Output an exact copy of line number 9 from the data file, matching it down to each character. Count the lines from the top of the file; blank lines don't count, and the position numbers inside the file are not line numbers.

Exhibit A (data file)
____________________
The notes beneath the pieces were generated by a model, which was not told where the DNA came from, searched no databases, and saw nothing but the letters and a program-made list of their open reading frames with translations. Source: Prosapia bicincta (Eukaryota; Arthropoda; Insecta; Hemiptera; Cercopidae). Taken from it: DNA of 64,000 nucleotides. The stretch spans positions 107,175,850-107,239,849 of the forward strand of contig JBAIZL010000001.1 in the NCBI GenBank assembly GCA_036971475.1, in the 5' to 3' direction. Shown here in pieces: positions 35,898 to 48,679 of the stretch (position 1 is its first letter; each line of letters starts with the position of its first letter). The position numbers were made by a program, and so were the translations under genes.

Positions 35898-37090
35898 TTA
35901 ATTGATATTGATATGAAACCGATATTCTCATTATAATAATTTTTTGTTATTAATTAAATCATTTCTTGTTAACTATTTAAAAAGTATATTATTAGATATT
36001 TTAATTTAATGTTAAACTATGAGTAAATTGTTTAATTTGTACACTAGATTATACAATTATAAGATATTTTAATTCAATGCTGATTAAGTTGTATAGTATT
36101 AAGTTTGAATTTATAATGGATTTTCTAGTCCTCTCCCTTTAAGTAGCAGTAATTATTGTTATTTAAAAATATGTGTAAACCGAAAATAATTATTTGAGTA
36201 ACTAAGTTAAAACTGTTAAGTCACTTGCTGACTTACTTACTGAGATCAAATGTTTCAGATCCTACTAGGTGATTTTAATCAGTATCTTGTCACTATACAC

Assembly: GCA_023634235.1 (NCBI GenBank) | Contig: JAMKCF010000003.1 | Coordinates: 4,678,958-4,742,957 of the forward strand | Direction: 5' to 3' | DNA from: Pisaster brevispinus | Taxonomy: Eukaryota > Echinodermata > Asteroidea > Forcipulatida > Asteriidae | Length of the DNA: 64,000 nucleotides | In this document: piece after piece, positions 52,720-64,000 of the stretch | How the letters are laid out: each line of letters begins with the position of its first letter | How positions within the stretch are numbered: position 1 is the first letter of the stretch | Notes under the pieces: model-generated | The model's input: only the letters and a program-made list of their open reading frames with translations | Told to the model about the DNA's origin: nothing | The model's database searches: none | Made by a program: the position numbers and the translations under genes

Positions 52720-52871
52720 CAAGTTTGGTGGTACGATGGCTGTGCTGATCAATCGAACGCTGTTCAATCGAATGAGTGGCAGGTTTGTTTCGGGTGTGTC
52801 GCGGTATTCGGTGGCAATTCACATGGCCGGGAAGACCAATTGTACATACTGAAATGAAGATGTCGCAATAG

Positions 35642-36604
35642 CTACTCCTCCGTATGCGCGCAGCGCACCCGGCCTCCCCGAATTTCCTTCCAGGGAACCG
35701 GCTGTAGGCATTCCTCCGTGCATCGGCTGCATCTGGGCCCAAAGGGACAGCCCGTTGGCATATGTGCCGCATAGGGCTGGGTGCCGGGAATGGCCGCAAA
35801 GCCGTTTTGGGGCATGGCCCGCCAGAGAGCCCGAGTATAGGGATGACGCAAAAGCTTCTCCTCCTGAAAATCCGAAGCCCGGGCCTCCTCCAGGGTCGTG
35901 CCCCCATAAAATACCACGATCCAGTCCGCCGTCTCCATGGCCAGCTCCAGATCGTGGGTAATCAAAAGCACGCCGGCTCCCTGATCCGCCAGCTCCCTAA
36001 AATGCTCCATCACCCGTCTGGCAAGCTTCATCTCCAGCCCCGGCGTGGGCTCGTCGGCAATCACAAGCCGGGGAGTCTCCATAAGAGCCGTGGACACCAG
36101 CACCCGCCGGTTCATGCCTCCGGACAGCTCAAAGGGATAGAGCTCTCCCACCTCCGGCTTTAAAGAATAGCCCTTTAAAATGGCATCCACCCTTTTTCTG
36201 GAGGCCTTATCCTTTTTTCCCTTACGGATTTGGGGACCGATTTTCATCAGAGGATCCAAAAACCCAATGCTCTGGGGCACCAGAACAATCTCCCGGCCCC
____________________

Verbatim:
Positions 52720-52871